Editor’s Note: This article was written for Mosaic Vision, an independent journalism training program for high school students who report and photograph stories under the guidance of professional journalists.
While some Bay Area retailers were wringing their hands over sluggish holiday sales, one group of sellers defied this trend. Their hot merchandise: handmade crafts.
A record number of shoppers flocked to the San Jose Made Holiday Craft Fair where over 400 craft makers showcased their wares. Vendors were caught by surprise by the large crowds who waited in line for the fair to open at the Santa Clara Convention Center.
Emily Tran, a Silver Creek High junior, was willing to pay more for handmade items. “[I] didn’t really watch my budget because I didn’t mind paying if it meant supporting these small businesses,” Tran said.
After shutting down in 2020 due to the pandemic, the craft fair roared back, experiencing the largest increase in attendance by both shoppers and vendors this year, according to organizers.
“I don’t know how the recession will impact the event in the long term. But it’s a free admission,” said Kevin Biggers, the chief strategist for San Jose Made, said at the fair. “I think it’s hard not to find something for everyone.”
Vendors’ lively booths at the Thanksgiving weekend fair displayed items ranging from crocheted plushies to ceramics to resin art.
At Paper Picture Mama, Theresa Chung showed off handmade paper cutout cards inspired by her children that offer people an alternative to texts and emails.
“A physical card with a handwritten note is something tangible, and forces us to stop and take a moment to genuinely connect with someone,” Chung said.” It also serves as a keepsake and reminder of a special person or moment in time.”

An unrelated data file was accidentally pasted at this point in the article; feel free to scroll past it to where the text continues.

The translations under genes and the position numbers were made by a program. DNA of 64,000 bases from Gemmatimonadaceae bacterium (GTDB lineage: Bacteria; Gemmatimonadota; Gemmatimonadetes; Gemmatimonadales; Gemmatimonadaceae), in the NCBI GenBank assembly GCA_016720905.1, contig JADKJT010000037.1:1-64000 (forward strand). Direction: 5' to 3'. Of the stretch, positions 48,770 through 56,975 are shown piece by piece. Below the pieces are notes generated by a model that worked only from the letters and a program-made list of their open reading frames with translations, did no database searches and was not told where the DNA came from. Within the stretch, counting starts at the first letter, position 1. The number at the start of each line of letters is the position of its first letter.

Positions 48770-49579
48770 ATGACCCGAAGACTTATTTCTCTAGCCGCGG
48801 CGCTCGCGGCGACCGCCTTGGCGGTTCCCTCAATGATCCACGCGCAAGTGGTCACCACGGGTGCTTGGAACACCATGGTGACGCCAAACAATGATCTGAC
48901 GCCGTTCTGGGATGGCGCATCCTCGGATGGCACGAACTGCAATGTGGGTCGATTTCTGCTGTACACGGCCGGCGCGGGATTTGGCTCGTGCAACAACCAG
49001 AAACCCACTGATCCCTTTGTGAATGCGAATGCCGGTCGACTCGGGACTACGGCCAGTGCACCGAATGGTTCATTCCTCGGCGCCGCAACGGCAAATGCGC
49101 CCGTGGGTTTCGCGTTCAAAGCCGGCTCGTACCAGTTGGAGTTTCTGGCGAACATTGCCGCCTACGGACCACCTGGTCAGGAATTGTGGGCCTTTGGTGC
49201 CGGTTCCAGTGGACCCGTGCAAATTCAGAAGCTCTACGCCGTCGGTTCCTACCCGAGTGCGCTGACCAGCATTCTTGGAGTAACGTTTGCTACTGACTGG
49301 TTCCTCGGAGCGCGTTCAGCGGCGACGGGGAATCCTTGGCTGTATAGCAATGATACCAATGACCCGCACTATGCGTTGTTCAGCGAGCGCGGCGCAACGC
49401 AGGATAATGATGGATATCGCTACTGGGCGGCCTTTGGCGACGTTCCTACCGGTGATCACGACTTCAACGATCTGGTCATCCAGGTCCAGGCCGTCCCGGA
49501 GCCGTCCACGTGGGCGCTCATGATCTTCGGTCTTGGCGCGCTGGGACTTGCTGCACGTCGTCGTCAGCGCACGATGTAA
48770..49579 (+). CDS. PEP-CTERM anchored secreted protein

At Woofboard, shoppers found charcuterie boards for dogs. During the pandemic, Lynna Choi’s “barkuterie boards” took off online. Choi came up with the idea after seeing them on Instagram.
“I figured it was a great way to celebrate our pups and a fun way for pups to try a variety of different treats without committing to an entire bag of treats.” She supports other local small businesses by buying preservative-free treats for her barkuterie boards from them.
Members of an all-women’s pottery collective, Forms, demonstrated the skills required to create their pieces, taking turns at a pottery wheel throughout the event.
“Most people who visit conventions such as the Holiday Craft Fair tend to misunderstand why artists price their work so high,” said Ashley Magana, spokesperson for Forms. “By bringing the wheel we are able to convey the intense amount of skill that goes into each piece, on top of branding, packaging, failed attempts, materials, resources, and most importantly labor.”
Lauren Linh Bui heard about the fair on Instagram. She went to window shop with her family, but after three hours of browsing, surprised herself by buying a couple of items
Shoppers and vendors both commented on the diversity and support offered by organizers to the fair’s creative community of entrepreneurs. Many of those who attended hope to be back again next year.
“[San Jose Made] did a great job in organizing and facilitating the event, and the community really came out for us!” said Choi.
Biggers compares the fair’s experience with shopping at a mall, “What’s cool is at our events 99% of the time the products are made by that person. So it makes it feel more special.”
Jasmine Sessoms is a sophomore at Silver Creek High School in San Jose.